Find out about the different types of noise and how the law controls them.
In Victoria, we have laws that control noise, including planning and local laws. EPA and other government regulators also have a role in managing noise and its impacts.
Noise can be annoying or disturbing. If the noise continues or is too loud, it can impact on your health and wellbeing.
Noise coming from a residence can be unreasonable at any time of the day if it’s impacting a neighbouring residence. There are laws which prohibit noise from equipment used at residences at certain times.
Transport noise from individual vehicles, road traffic, trams and trains can disturb sleep and have other health impacts. Laws restrict noise levels from individual vehicles. State Government policies set noise standards for the design of new road and rail transport infrastructure.
Construction noise comes from activities such as demolition, site preparation and building. Work practices and normal working hours control construction noise. Major infrastructure noise can come from large building projects such as freeways, tunnels and rail lines.
Music noise from both indoor and outdoor venues and outdoor entertainment events must comply with noise limits. Venue operators and event managers must take reasonable steps to manage their activities to minimise the risk of harm from noise. There are also rules restricting the operating hours and number of outdoor concerts held in a year.
Noise from commercial, industrial and trade businesses must minimise the risk of harm to human health and the environment as a result of noise from their premises and comply with noise limits. Businesses must make sure that any noise from their activities or premises doesn’t unreasonably impact the local community.
EPA has published a comprehensive guidance series for business and community. The series explores how the environment protection framework (laws and regulations) apply to noise.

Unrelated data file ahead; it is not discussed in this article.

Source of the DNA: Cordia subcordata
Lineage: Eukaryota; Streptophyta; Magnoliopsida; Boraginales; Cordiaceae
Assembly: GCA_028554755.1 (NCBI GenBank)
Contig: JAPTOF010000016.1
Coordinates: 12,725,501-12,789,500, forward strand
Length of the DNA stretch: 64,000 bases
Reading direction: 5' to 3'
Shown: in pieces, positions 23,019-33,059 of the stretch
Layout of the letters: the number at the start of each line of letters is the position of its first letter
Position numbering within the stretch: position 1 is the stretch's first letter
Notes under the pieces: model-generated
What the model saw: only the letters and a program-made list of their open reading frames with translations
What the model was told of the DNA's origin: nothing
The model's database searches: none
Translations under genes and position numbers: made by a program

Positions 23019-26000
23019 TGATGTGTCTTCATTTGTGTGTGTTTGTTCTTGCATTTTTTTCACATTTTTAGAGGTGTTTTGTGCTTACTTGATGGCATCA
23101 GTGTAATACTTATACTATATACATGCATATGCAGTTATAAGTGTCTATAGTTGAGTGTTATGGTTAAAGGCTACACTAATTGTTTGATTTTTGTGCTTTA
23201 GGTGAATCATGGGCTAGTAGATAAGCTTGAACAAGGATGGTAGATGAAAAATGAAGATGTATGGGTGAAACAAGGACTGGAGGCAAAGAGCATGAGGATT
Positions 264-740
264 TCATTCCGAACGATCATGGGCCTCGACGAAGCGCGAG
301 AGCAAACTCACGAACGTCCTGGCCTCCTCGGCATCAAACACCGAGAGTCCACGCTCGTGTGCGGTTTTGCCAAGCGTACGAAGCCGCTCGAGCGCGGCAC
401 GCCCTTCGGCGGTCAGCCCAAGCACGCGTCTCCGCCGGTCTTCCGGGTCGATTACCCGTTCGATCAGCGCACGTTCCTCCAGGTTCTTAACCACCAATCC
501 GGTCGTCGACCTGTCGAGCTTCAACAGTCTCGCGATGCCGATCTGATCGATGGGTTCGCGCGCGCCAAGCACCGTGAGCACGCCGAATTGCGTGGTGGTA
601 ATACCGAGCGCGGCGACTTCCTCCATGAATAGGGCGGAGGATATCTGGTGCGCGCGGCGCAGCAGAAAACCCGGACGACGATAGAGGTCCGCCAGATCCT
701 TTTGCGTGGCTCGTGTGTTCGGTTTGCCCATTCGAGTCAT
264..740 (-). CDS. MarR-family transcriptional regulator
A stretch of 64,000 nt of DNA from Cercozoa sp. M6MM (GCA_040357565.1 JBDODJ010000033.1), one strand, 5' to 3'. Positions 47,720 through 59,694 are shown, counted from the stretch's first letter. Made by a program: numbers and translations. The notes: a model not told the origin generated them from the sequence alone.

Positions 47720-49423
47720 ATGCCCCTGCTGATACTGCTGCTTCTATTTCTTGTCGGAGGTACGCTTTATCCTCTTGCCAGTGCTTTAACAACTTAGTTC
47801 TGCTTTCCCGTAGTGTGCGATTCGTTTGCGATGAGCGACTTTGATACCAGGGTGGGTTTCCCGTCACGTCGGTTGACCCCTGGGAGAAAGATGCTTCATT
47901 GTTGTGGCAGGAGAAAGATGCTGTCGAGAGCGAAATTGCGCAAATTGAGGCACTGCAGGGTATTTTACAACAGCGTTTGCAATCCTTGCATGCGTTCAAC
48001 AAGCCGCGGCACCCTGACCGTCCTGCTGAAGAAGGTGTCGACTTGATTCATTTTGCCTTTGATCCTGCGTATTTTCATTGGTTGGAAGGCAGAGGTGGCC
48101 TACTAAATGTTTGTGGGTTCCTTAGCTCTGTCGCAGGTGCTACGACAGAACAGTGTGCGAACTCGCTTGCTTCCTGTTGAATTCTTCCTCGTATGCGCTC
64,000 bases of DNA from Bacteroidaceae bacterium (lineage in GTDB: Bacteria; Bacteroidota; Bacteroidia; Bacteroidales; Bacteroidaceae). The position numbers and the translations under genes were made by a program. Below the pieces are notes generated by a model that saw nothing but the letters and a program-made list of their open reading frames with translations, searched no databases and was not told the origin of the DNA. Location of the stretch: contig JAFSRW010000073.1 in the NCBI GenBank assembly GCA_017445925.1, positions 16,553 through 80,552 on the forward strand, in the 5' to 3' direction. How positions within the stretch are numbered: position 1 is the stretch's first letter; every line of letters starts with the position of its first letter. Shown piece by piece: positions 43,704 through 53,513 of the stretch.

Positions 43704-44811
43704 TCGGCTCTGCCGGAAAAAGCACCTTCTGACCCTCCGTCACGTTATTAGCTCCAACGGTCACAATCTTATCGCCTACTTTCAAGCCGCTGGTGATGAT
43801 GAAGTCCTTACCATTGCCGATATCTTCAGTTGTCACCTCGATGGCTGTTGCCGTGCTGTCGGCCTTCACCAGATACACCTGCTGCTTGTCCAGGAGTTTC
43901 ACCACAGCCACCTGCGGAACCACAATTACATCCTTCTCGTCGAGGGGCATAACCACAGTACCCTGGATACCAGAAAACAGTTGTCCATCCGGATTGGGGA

The guidance series is in 4 parts:
These guidelines explain the concept of unreasonable noise, including pathways for determining if noise is unreasonable, and how they work with the general environmental duty. It also includes case study examples of compliance, enforcement and resolution of noise pollution events. For information visit, Unreasonable noise guidelines.
These guidelines give a comprehensive explanation of how the Environment Protection Act 2017 (section 25, section 166 and section 168) and the Environment Protection Regulations 2021 (Part 5.3, Division 3) apply to noise from commercial, industrial and trade premises. For information visit, Commerce, industry and trade noise guidelines.
These guidelines give a comprehensive explanation of how the Environment Protection Act 2017 (section 25, section 166 and section 168) and the Environment Protection Regulations 2021 (Part 5.3, Division 4) apply to noise from entertainment venues and outdoor entertainment events. For information visit, Entertainment venue and outdoor event music noise guidelines.
These guidelines explain the permitting requirements for individuals and businesses who are planning musical entertainment at an outdoor entertainment venue or event. For information visit, Permit guidelines for outdoor entertainment venues and events.
Reviewed 17 May 2023